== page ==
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RULE §91.713Indirect Lending

(a) Indirect Lending Program. Credit unions may implement a program of indirect financing of motor vehicles and other tangible personal property. As used in this chapter, an indirect financing is the credit union's purchase of a member's retail installment contract that is originated by a seller to finance the purchase of the motor vehicle or other property.

(b) Contracts Treated as a Loan. For the purposes of this chapter, a retail installment contract purchased under this authority may be treated as a loan on the books and records of the credit union and is subject to the same limitations and restrictions imposed upon loan transactions. As with other lending, the credit union is responsible for making the final underwriting decision. The seller may initially determine whether the prospective buyer is a member or eligible for membership in the credit union, but the final determination of membership eligibility is the credit union's responsibility.

(c) Authorization. Credit unions may purchase or hold retail installment contracts when authorized by applicable law. The retail installment contract must provide for a rate or amount of time price differential that does not exceed a rate or amount authorized by applicable law.

(d) Written Policies. The board of directors shall establish, implement, and maintain prudent and reasonable written policies that are appropriate for the size and complexity of the credit union's indirect lending program. The board must also ensure that the credit union has sufficient staff with the expertise to purchase, service, and monitor the program and the contract portfolio consistent with safe and sound credit union practices. The policies must be specific and detailed enough to foster prudent and compliant credit practices.

(e) Third Party Providers. A credit union may rely on services provided by third parties to support its indirect lending activities. The board of directors must ensure that the credit union exercises appropriate due diligence before entering into third party arrangements, and maintains effective oversight and control throughout the arrangement. This oversight and control should include a periodic review of each material seller's retail installment contract statistics to ensure compliance with credit union credit criteria and to avoid undue concentrations of risk.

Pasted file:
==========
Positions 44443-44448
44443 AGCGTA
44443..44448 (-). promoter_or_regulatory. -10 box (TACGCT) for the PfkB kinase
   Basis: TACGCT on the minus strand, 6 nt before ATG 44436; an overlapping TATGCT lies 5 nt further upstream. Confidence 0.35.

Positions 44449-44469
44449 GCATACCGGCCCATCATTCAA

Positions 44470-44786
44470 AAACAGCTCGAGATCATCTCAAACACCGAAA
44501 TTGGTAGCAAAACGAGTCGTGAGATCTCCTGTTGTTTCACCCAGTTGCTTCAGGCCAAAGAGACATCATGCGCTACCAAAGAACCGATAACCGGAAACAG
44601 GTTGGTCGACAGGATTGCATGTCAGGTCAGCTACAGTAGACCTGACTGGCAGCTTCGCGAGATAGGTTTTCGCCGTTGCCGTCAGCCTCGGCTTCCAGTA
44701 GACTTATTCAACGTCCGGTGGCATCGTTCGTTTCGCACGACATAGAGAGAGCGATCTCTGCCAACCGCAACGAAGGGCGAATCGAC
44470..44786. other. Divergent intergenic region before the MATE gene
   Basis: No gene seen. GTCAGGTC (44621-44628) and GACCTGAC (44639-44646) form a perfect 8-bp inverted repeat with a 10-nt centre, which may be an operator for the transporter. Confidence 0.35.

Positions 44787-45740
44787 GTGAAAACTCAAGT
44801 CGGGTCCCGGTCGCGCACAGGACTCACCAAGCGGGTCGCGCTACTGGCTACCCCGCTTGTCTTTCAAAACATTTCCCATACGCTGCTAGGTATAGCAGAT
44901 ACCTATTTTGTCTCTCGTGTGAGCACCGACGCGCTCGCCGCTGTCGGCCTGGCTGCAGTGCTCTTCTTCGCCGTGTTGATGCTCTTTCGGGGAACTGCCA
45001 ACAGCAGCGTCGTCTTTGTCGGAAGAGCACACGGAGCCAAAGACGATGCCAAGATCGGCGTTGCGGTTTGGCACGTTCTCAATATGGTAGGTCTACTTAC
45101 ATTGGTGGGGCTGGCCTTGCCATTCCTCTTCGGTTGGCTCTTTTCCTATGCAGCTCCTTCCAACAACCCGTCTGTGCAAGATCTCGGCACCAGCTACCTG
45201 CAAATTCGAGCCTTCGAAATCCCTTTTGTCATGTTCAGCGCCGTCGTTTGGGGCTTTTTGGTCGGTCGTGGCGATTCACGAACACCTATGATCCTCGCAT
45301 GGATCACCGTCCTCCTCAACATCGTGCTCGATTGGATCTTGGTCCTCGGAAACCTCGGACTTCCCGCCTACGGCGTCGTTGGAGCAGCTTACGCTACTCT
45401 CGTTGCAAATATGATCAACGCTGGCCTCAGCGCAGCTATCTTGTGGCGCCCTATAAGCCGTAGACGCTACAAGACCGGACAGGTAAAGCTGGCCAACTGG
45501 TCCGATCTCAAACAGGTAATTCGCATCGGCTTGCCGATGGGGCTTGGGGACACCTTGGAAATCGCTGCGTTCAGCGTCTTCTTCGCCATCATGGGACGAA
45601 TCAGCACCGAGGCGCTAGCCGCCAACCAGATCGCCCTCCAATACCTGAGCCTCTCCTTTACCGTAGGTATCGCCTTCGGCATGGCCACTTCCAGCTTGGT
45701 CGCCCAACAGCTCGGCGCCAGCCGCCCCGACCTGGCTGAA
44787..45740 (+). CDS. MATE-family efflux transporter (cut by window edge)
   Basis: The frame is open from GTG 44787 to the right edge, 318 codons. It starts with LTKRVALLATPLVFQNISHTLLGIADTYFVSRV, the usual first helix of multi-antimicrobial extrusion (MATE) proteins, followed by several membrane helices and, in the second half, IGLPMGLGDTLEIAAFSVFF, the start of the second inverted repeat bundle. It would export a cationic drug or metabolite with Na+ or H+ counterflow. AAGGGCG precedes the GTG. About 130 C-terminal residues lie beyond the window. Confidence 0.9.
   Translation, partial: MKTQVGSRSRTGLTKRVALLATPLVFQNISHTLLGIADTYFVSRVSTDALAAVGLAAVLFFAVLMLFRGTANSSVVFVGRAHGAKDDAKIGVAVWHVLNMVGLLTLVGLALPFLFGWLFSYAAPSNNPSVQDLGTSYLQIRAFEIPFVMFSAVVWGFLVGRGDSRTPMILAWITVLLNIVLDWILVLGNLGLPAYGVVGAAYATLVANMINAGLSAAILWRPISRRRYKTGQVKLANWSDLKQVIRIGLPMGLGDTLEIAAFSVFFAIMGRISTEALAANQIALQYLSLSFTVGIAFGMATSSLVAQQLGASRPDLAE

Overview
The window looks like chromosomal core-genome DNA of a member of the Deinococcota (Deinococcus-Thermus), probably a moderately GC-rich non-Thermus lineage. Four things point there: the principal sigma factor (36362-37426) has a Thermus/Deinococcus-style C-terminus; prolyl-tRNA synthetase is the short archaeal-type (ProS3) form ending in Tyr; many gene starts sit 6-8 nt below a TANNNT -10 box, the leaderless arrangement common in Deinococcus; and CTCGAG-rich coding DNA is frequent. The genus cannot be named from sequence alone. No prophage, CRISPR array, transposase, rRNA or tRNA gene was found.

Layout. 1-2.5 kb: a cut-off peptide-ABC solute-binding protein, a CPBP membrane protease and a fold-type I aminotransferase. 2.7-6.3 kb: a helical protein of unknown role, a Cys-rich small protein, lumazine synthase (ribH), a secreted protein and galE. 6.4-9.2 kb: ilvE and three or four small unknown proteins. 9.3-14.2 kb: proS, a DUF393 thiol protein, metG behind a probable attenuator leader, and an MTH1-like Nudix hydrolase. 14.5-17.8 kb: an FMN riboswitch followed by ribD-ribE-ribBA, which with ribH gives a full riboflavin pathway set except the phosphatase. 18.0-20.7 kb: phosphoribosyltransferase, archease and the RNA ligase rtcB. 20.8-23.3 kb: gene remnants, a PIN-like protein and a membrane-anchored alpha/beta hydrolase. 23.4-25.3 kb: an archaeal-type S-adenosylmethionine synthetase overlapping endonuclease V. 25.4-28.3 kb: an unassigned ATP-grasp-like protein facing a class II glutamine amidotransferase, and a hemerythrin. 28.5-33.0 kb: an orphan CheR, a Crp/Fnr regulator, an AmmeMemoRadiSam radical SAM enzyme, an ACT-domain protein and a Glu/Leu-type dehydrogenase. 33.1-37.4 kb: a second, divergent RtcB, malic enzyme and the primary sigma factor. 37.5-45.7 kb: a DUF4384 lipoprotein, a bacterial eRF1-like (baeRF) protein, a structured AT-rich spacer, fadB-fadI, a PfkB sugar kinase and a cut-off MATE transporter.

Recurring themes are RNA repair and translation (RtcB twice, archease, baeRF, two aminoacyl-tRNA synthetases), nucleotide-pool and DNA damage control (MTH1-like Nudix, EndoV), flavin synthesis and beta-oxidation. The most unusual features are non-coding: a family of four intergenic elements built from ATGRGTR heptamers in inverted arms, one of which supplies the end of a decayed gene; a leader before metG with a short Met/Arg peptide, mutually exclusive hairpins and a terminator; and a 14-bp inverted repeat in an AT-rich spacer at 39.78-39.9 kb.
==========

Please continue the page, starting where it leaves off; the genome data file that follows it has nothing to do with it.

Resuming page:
(f) Subprime Indirect Lending. If a credit union conducts a program that includes subprime indirect lending, it must perform comprehensive due diligence before engaging in and during that type of activity. At a minimum, due diligence shall focus on understanding the higher levels of credit, compliance, reputation, and other risks involved, plus the likelihood that origination, servicing, collections, operating, and capital costs will increase. The strategic decision to engage in subprime indirect lending must also be supported by a sound business plan that establishes measurable financial objectives as well as limitations on growth, volume, and concentrations. For the purposes of this section, "subprime indirect lending" refers to programs that target borrowers with weakened credit histories typically characterized by payment delinquencies, previous charge-offs, judgments, or bankruptcies. Such programs may also target borrowers with questionable repayment capacity evidenced by low credit scores or high debt-burden ratios.

Source Note: The provisions of this §91.713 adopted to be effective August 9, 1999, 24 TexReg 6023; amended to be effective August 10, 2003, 28 TexReg 6268; amended to be effective November 12, 2006, 31 TexReg 9020; amended to be effective November 7, 2010, 35 TexReg 9721

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